Building a connection
By Paige Grzenia
ALGOMA – On Oct. 25, The Algoma Public Library started a program called “Teen Teaching Technology” where students from Algoma High School volunteer to help anyone who needs help with their technology.
“It is open to anybody who might come. It seems like it has been appealing more to the senior age, those that have retired and are having technology issues that maybe they don’t have family close by that can help them figure it out,” said Braelyn Dempsey, the young adult librarian at the Algoma Public Library.
“Helping out and getting to interact with different community members, it’s very exhilarating to be part of this community that we have in Algoma that we can be able to have the resources to help out other elderly people and anyone in general. This isn’t just for seniors. This is for anyone that needs help with like technology,” said senior Jonathan Daul.
“We started by having the first session be just about smartphones. Two students were there to talk to anyone who had an Android device and then two students were there to talk about Apple devices. And it’s pretty much an open forum. Anytime a patron comes in and has questions, the students do the best of their ability to answer it or find a solution. And it’s not a guarantee that they’ll find a solution, but half of the journey is just seeing what questions come up and how they handle trying to answer them to the best of their ability, which often happens in real life,” added Dempsey.
“I volunteered because I had an Android, and we needed another person who had an Android phone, so that’s why I volunteered. And also to get to know other elderly people that are in our community,” said senior Sophia Daul.
The high school students have even helped citizens navigate certain apps on their devices that they were having difficulties using, as junior Ethan Moore shares when asked about a time when he helped someone that was meaningful to him.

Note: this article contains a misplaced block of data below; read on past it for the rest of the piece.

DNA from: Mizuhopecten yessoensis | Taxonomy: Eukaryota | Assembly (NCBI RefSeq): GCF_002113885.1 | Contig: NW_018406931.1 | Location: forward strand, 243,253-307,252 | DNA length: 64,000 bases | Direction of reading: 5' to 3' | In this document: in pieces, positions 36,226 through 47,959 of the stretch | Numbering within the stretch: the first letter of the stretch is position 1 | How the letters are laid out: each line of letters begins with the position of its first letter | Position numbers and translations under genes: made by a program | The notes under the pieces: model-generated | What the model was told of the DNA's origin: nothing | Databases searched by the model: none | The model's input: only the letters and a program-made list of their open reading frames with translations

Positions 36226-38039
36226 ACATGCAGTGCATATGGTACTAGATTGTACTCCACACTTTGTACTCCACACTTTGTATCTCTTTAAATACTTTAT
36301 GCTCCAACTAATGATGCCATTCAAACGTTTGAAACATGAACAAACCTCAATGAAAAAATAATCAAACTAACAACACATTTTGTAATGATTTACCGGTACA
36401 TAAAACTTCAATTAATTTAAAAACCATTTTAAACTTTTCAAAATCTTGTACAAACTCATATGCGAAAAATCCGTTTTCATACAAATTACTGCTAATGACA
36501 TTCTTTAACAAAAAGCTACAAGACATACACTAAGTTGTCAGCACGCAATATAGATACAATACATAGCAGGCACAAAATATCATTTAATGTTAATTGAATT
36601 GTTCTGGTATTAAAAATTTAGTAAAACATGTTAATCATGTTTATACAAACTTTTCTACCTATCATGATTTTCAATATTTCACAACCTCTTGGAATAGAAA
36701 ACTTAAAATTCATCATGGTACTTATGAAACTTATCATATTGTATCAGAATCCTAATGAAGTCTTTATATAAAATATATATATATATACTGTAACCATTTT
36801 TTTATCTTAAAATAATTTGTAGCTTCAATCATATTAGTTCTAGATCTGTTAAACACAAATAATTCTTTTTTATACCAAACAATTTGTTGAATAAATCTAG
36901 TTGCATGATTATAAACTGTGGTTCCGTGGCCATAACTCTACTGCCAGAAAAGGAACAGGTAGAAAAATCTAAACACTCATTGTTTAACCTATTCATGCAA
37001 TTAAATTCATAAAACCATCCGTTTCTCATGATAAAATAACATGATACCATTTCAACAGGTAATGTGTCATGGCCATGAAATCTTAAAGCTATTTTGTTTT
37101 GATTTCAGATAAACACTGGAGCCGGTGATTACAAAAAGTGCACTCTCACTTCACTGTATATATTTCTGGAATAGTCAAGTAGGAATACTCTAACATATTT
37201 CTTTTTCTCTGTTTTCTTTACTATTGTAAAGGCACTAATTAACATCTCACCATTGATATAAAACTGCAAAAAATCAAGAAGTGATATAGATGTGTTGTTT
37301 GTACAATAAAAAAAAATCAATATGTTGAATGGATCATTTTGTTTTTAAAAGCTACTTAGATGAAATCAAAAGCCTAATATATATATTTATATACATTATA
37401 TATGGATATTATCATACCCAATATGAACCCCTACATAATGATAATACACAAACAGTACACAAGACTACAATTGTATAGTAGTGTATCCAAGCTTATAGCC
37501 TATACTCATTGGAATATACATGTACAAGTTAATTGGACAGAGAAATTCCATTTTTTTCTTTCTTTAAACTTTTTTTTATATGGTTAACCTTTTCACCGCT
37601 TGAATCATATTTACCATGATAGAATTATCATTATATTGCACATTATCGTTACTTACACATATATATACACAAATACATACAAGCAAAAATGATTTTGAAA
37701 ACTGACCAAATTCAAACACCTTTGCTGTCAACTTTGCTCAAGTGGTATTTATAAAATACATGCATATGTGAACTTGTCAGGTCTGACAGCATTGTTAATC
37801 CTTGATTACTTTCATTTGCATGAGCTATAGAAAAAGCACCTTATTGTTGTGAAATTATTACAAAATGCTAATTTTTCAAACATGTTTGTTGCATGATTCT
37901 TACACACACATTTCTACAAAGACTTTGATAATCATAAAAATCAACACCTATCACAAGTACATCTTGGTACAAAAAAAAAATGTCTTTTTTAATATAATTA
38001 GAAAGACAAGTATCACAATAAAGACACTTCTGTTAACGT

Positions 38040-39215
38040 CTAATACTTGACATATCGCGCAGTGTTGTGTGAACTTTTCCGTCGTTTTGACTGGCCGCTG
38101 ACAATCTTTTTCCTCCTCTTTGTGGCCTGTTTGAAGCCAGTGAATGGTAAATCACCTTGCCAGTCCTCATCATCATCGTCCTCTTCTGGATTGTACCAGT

“One of them was trying to sell a cookie jar and I sell stuff on Facebook Marketplace all the time…she’s like, I need help selling something on Marketplace. I’m like, oh, well, I can absolutely show you every curricular step of it. And it worked out perfectly fine at the end,” said Moore.
When asked what his favorite part of helping out with the Teen Teaching Technology program is, junior Hunter O’Hern said, “I like it because, it feels good to know that you put a smile on someone’s face after you help them. I cherish helping people and being able to help someone.”
Family and Consumer Science teacher at Algoma High School, Erin Ballone, who also helps with this program, shared, “Something that I love because for being a teacher here, I’m the family and consumer science teacher and just building that connection between students and community. Like, that is something like, with a lot of my classes that I love to do is building that connection, so we’re not separate. You know, we work together, and, you know, it’s just, I love seeing my students and community work together.”
Dempsey said that she would like to see other libraries collaborate more with schools.
“I know that libraries all over the country are doing what they can with the means that they have, but I love the idea of public sector jobs being able to collaborate with students in their classroom in real time and have a meeting of the minds that not only benefit the community that the students and our libraries are in, but also that benefit the students as a whole be richer human beings in the long run,” she said.
There will be two more sessions on Dec. 6 and Dec. 15, 9-9:30 a.m., at the Algoma Community Wellness Center, 1715 Division St., Algoma.
Dempsey said they tried to fit in as many sessions of the program as they could as they had to pick dates “based off of the availability of the Wellness Center” and work between her schedule and the students’ school schedule.